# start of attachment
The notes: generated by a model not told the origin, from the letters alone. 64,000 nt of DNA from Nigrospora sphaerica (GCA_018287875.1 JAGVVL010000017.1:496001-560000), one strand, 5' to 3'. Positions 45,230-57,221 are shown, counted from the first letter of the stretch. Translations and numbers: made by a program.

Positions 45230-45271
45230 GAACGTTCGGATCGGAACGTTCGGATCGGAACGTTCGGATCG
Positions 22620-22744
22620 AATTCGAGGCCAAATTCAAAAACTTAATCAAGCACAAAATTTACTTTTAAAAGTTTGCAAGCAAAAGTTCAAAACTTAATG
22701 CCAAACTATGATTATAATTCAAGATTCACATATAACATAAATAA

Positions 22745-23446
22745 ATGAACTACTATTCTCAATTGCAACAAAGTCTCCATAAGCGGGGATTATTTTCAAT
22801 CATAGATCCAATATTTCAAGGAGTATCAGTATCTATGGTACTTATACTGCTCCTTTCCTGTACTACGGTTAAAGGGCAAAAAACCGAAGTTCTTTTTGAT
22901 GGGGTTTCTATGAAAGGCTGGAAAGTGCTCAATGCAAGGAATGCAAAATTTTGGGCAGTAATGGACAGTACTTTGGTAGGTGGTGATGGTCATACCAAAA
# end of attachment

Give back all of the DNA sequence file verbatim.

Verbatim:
The notes: generated by a model not told the origin, from the letters alone. 64,000 nt of DNA from Nigrospora sphaerica (GCA_018287875.1 JAGVVL010000017.1:496001-560000), one strand, 5' to 3'. Positions 45,230-57,221 are shown, counted from the first letter of the stretch. Translations and numbers: made by a program.

Positions 45230-45271
45230 GAACGTTCGGATCGGAACGTTCGGATCGGAACGTTCGGATCG
Positions 22620-22744
22620 AATTCGAGGCCAAATTCAAAAACTTAATCAAGCACAAAATTTACTTTTAAAAGTTTGCAAGCAAAAGTTCAAAACTTAATG
22701 CCAAACTATGATTATAATTCAAGATTCACATATAACATAAATAA

Positions 22745-23446
22745 ATGAACTACTATTCTCAATTGCAACAAAGTCTCCATAAGCGGGGATTATTTTCAAT
22801 CATAGATCCAATATTTCAAGGAGTATCAGTATCTATGGTACTTATACTGCTCCTTTCCTGTACTACGGTTAAAGGGCAAAAAACCGAAGTTCTTTTTGAT
22901 GGGGTTTCTATGAAAGGCTGGAAAGTGCTCAATGCAAGGAATGCAAAATTTTGGGCAGTAATGGACAGTACTTTGGTAGGTGGTGATGGTCATACCAAAA